It is late Tuesday afternoon. It hasn’t been a great day so far.Too quiet, as if I am the only one alive. The office where I volunteer is nearly empty and I slip in and out undetected. I wave my volunteer badge in front of the door, head to the towering reference shelves and for three hours I scan bulging three-ring binders of documents, transfer them to files, organize them, give them names, and tuck them out of sight in yet another file. All the while I sip my Diet Pepsi, blow my nose constantly because of the Icelandic indoor temperature and rue the day I decided this particular volunteer project would change my life for the better. I think I’ll be done in the spring.
Spring. I know it is coming because the willows are turning a hopeful shade of chartreuse and the breeze on my cheeks does not sting with sandy dryness. And even though it has been a mild winter with not much snow, we have managed to burn through most of our latest face-cord of fruitwood in a month, too slow in realizing that the better the wood, the more we burn.
Fires are so comforting, especially with a glass of wine. It is a party if you are alone, as I am for much of the day. By 4 o’clock, when I am supposed to be conjuring up an idea of what to have for supper, the idea of a glass of something red to cauterize the cold is far more appealing than rooting around the freezer. I am past the time of life when cooking for my family is a daily honor. I pour and peer out into back yard like a cave woman, looking for fallen bark and pine cones to start the fire.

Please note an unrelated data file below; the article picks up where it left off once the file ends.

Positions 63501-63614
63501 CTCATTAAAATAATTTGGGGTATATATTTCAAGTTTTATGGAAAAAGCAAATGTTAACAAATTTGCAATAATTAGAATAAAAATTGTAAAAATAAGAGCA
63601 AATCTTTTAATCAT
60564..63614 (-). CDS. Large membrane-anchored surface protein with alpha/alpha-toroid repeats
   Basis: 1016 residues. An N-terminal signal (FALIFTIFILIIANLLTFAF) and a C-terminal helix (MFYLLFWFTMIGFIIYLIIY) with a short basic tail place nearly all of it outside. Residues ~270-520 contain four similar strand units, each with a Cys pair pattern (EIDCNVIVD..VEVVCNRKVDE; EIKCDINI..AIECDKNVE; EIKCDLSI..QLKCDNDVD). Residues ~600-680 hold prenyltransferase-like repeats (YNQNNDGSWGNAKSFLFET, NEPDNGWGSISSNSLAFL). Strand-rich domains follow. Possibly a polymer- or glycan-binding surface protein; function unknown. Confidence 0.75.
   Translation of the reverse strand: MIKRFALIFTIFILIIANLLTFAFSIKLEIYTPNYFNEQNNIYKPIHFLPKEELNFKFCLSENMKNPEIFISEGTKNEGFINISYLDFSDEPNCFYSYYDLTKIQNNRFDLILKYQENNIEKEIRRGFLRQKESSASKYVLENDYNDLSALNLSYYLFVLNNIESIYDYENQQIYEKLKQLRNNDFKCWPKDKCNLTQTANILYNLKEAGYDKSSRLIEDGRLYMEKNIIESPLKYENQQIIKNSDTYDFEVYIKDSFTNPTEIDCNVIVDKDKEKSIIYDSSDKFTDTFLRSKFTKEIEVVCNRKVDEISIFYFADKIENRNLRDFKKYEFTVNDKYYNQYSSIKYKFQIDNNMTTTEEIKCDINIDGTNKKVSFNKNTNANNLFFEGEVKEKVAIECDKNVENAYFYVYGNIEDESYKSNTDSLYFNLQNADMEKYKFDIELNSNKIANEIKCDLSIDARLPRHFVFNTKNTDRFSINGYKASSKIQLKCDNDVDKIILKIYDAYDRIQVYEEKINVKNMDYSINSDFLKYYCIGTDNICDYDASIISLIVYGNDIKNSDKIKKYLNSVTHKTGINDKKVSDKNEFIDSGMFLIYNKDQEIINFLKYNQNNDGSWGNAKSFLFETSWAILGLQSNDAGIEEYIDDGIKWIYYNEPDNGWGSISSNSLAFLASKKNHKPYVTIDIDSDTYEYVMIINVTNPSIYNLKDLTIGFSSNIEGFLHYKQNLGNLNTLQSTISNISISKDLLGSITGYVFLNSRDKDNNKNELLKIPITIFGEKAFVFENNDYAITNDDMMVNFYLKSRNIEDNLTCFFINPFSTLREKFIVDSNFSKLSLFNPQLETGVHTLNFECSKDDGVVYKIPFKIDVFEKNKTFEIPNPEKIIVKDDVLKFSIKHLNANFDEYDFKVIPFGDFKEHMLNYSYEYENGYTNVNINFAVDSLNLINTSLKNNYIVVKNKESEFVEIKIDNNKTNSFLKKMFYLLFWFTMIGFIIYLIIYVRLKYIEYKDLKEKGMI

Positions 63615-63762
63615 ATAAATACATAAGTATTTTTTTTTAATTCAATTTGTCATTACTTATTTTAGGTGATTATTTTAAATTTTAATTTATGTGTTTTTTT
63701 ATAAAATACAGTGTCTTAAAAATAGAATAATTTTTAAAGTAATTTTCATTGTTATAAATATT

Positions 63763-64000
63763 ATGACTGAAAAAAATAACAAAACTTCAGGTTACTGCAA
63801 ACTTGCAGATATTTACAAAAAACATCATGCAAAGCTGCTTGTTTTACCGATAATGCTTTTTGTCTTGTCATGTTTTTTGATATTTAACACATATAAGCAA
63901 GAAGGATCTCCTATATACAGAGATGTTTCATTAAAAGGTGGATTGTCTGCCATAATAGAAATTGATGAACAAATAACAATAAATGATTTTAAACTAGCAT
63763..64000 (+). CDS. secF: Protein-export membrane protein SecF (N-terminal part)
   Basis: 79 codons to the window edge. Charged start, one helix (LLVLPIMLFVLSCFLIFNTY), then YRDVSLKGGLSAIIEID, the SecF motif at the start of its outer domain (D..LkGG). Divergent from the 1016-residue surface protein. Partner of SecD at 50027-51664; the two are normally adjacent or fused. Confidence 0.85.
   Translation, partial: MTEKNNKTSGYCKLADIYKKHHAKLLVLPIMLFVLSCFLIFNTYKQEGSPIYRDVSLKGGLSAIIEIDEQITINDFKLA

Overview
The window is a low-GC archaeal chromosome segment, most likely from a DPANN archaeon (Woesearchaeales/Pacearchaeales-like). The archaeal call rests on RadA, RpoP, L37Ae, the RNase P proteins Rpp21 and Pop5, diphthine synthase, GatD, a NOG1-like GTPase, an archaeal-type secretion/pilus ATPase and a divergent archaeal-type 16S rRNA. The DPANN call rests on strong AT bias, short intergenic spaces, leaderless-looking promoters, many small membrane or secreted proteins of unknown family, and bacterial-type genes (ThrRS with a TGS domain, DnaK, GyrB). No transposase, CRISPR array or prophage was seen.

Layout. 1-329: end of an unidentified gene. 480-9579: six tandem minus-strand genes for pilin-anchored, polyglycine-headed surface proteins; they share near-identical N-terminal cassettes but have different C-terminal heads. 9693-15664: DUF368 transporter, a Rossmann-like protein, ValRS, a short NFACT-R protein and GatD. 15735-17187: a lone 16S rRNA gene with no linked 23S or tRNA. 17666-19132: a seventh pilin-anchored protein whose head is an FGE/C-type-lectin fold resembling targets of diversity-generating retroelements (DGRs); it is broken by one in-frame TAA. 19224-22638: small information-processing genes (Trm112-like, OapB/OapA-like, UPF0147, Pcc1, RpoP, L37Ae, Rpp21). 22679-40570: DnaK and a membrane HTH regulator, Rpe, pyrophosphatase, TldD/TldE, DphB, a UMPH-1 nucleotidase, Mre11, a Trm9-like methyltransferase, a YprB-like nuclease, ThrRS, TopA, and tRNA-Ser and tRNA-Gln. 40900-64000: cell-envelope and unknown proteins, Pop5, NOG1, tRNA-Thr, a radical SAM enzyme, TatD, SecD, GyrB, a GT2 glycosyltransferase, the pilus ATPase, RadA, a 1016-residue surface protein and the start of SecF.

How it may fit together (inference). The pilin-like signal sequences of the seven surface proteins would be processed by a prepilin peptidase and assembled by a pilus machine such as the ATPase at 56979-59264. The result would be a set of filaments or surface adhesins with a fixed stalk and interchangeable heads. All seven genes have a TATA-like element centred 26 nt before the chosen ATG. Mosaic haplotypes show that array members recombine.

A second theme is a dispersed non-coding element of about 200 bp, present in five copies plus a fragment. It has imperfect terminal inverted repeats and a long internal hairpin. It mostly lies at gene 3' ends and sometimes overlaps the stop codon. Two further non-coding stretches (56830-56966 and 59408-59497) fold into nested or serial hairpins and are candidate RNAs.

The sky is turning purple, pink and orange in that indescribable glow of a winter sunset. Click! Our Christmas lights go on around the back yard, lighting up the trunks of our trees in blue, green and white. Yes, it is February. Yes, the lights are still on the trees. But it took so long to wind them around the old crab apple back in November I certainly wasn’t going to rip them off in January just to be culturally correct. We decided to leave them up until St. Patrick’s Day, or until we get a notice from the village.
Click click! This time it is the next door neighbor. Their Christmas lights go on around the wrought iron gazebo in the back after being dark for weeks. It is a show of late-season solidarity from the Carlson family. I knew I liked them. Mr. Carlson does yard work with a cigar in his mouth. They are quiet and tidy.
A few minutes later, from three houses down the street, a dormant maple snaps into icy brilliance, revealing a head to toe garland of classic white lights. Another kindred spirit! The sight of the sparkling tree warms my heart more than wine. I am not alone. We three are keepers of the light in the dark prairie winter.